Coffee Snob Chooses Starbucks over Artisanal Blue Bottle!

stirring the siphon

OK, I must admit, I’m not a coffee snob. If it’s thick as tar and wakes me up, it’s coffee. However, I know others who are. Especially here in San Francisco. I heard a lot of buzz about this “Blue Bottle” place, and although I haven’t yet tasted the elixir myself, I have a heartwarming story to tell. My sister-in-law told me about a recent experience she had at Blue Bottle at the Ferry Building. She asked the barista “Do you have fair trade coffee?” to which the barista reportedly replied in the negatory. So she and two others in line behind her left and went to the nearby national chain that happens to be the world’s largest buyer of fair trade coffee.

Image credit: Banky177 at Flickr under a Creative Commons license.

But I Want to Support the Indie Coffee Shop

Because I enjoy living in a diverse and entrepreneurial economy, I try to support independently owned businesses where possible. So it bothered me that this company which seems to be extremely particular about the beans they roast would not take the next logical step and choose fair trade coffee. So I asked them why. And here’s the heartwarming part. I got the following response from Blue Bottle’s Head Roaster:

Hi Susanna,

Sorry it’s taken us a couple of days to get your email. This is, as you can imagine, a concern that comes up from time to time. The long answer is fairly complicated, so I’m going to start with a short reply, and invite you to give me a call during normal business hours at the number below, and I will be happy to engage in a fuller conversation about the Fair Trade issue.

The basic answer for us is that we favor FT coffees to coffees that are not certified as such. However, FT coffees are not always available, especially in our blends where we might require, say, a Ugandan coffee. In this instance, we will indeed buy a coffee that is not certified Fair Trade. It should be said, however, that our importers visit our various coops and farmers almost yearly, and have first-hand experience of the conditions of the farming communities, ensuring that we are not engaging in any exploitative practices.

Coops, in general, who organize the the processing, sale, and exportation of coffees, take very good care of their farmers, and adding yet another layer of protection for the farmers. A good coop will function a little bit like a union looking out for its members. We love our Mesa de Los Santos coffee from Colombia; this coffee is not Fair Trade certified, but the coop is one of the most reputable in the world and sets a very high standard for the rest of us in the coffee community.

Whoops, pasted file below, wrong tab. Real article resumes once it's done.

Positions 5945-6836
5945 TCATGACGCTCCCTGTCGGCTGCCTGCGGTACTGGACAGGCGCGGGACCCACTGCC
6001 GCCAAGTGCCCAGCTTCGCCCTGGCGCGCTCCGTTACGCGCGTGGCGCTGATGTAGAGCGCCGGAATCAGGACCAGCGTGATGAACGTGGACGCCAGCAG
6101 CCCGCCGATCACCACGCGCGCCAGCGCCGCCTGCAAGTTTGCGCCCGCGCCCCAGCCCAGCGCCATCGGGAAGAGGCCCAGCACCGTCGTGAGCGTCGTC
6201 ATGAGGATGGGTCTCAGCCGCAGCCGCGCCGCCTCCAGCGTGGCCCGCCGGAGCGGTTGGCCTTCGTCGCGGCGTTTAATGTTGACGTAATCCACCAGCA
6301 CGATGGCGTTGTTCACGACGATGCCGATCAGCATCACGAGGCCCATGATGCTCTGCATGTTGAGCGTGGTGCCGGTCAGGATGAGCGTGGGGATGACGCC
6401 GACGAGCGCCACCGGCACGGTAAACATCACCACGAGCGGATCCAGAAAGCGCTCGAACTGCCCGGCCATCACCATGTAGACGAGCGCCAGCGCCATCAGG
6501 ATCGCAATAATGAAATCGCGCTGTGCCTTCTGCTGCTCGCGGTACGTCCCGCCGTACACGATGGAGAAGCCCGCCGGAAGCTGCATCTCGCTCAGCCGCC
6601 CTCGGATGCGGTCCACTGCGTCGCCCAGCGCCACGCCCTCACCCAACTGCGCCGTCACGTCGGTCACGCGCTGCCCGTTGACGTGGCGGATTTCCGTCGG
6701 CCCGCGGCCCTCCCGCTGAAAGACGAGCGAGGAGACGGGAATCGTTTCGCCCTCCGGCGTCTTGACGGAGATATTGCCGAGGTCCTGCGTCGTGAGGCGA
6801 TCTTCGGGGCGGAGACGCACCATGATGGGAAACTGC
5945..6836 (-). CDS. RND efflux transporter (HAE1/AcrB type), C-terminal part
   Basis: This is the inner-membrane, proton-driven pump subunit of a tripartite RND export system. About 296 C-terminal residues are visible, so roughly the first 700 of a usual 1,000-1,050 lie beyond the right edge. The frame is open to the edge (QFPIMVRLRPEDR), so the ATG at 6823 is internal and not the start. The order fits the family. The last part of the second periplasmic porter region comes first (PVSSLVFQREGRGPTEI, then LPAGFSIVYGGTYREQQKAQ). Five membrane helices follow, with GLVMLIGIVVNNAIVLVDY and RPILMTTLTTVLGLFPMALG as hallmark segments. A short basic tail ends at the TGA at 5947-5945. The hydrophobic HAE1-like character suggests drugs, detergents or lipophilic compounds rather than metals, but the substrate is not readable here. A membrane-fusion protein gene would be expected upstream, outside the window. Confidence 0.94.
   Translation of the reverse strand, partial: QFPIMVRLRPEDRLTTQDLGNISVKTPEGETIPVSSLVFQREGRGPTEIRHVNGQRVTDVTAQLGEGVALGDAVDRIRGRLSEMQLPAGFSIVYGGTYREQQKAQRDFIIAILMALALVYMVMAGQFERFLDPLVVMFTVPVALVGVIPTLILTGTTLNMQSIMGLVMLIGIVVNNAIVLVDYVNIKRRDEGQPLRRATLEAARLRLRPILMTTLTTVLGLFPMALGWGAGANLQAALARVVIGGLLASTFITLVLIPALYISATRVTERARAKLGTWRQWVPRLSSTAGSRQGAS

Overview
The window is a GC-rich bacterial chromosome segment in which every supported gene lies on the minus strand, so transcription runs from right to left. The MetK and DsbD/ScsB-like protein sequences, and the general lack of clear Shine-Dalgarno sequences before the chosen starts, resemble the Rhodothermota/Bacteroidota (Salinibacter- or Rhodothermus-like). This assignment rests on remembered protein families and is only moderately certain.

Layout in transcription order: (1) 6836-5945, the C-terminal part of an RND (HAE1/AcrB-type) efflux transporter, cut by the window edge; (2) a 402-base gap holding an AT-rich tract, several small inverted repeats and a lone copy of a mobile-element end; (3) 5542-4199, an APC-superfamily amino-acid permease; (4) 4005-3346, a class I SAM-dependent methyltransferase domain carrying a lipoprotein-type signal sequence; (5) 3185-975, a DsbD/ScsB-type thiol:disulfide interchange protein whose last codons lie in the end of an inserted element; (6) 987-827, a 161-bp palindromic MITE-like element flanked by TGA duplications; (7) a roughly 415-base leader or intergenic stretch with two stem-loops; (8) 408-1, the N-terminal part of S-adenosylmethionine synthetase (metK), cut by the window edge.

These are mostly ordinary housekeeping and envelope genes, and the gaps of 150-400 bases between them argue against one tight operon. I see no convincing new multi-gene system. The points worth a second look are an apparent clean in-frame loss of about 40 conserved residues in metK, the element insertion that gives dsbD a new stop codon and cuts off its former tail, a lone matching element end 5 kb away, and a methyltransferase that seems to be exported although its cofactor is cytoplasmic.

The last point I’d like to make is that the trend, as we perceive it, is toward the microlot. Purchasing a microlot is done through a direct relationship with the farmer (either a roaster’s or an importer’s), and the lots are purchased in whole. As this might be done without additional financial aid (say, from a coop), the certification process becomes expensive and production gets halted until somebody can pay for the paperwork. We have established just such a relationship ourselves, through SlowFood USA, with a farm in Huehuetenengo, Guatemala. This is also the motivation behind “Relationship Coffee” and “Direct Trade” work.

We are revamping the structure of our coffee descriptions currently, and in the future you will see all certifications listed for the single-origins, including any FT/O certifciations, Bird-Friendly, along with any other number of possible listings. It is unlikely that you will see this from the blends, which evolve constantly due to the availability and quality of current crop coffee, though the blends generally vary between 70%-90% Fair Trade, whether we market them as such or not.

I hope this clears up some of our purchasing philosophy for you, and again, please give me a call if you seek deeper answers.

Best,

Thomas Doyle
Head Roaster
Roastery Manager
Blue Bottle Coffee

Real Customer Service

Needless to say, I’m profoundly impressed with Mr. Doyle’s commitment to addressing customer concerns, a trait that’s missing from so many businesses these days, especially ones that think their popularity enables them to “afford” to ignore customer complaints. In case you’re wondering what all the fuss is about, this blog post seems to discuss the Blue Bottle method in great detail.